Subscribe to our newsletter

Deers - Between Cans


Deers live from The Castle Hotel, Manchester

We’ve been following Madrid popsters Deers for a few months now and, with every release, the anticipation seems to build for that full-length album to arrive.

It may be a bit before that time comes, but they already have a live show built on impromptu charm and an infectious stage presence that had everyone at Manchester’s Castle Hotel hooked last night.

They got fans in high places – even in their career’s relative infancy – having supported a reformed Libertines in Paris and Brussels back in September.

The surroundings at the Castle couldn’t be more different from the enormo-domes they rocked at those pair of shows, with an 80-capacity audience crammed in the venue – warming up a Manchester evening that is piercingly bitter.

It’s a set that is an uplifting delight from start to finish, switching between twee pop ditties and grizzlier garage-rock with impressive ease.

There’s triumph over adversity too. After a snapped guitar string disrupts proceedings after just two tracks, support band Spring King save the day with a miraculously quick replacement.

We would hope the male-dominated nature of the audience has as much to do with the quality of the tunes as the quartet’s undeniable sass, but one particularly smitten audience member can help himself as he yells “I love you Ade!”, to bassist Ade Martin.

The biggest cheer of the night is probably for ‘Bamboo’, the first track that Deers unveiled earlier this year, when they were just a duo consisting of Ana Garcia Perrote and Carlotta Cosials. It’s a 60-s inspired piece of fuzzy pop that simply never gets old, conjuring memories of The Velvet Underground and Nico at their most upbeat.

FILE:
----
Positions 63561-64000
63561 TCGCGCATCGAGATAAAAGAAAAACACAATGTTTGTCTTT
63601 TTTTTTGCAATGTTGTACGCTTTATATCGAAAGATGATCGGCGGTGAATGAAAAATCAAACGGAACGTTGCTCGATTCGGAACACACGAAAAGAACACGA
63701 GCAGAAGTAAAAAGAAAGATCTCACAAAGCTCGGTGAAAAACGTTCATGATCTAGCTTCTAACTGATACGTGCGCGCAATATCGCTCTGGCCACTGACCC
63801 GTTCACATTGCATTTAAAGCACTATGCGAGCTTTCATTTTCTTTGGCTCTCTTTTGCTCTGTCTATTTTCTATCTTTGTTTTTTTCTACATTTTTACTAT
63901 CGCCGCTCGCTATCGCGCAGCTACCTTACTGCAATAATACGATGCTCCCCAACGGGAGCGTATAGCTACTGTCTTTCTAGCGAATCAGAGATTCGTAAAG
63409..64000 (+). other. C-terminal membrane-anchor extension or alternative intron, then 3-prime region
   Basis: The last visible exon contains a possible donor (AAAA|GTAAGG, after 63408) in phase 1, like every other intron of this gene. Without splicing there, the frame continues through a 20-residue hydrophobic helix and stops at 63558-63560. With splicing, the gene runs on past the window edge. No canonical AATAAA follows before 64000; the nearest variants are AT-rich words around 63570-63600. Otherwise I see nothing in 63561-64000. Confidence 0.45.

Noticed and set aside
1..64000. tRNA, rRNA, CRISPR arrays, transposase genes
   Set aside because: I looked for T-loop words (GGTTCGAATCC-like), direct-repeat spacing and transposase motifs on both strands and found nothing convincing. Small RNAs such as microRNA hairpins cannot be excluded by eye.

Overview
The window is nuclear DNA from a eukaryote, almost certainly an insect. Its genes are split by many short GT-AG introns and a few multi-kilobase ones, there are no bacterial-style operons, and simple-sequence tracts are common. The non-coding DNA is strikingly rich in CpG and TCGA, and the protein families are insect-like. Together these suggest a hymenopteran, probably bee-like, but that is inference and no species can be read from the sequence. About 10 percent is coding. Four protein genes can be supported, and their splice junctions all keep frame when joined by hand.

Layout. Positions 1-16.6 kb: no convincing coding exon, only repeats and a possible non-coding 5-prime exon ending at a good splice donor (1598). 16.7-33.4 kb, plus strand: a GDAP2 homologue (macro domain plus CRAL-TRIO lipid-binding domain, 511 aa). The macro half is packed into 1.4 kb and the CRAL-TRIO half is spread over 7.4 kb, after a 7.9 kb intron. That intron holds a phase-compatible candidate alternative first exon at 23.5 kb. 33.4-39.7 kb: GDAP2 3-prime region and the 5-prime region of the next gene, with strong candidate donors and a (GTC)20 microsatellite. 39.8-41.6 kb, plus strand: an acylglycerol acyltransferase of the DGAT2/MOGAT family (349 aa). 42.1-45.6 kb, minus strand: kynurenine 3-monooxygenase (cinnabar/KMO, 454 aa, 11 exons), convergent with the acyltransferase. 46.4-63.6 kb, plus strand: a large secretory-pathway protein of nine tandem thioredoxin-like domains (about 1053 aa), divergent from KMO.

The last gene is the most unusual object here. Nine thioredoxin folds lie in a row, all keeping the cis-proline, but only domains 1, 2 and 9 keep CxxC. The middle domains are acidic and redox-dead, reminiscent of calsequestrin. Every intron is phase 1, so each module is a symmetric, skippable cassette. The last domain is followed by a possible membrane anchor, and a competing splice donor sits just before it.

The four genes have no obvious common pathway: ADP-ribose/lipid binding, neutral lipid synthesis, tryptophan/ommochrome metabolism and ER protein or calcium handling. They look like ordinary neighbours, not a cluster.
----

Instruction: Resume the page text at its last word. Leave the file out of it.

More recent release ‘Castigadas en el Granero’ is also a surefire crowd-pleaser, with the singers’ soft tones intertwining and reacting against each other, culminating in a rock ‘n’ roll freak-out that leaves the audience slightly unsure of where to place their applause. Three per tune is probably no bad thing though.

In a move that was probably born out of braveness and necessity in equal measure, Deers also demonstrate the confidence to throw brand new songs right out into the open – whether they are finished or not! You know the crowd are on board when a one-verse instrumental is met with a rapturous response.

When the set comes to an end, there’s not a person in the room who doesn’t want more, but the room empties slightly more quickly than expected when Britney Spears suddenly comes on the PA.

Slightly disorientating choices of exit music aside, the gig has been a full-on delight, taking the audience on a journey of enthralling and crafted pop that is getting more infectious with every show.

Patrick Davies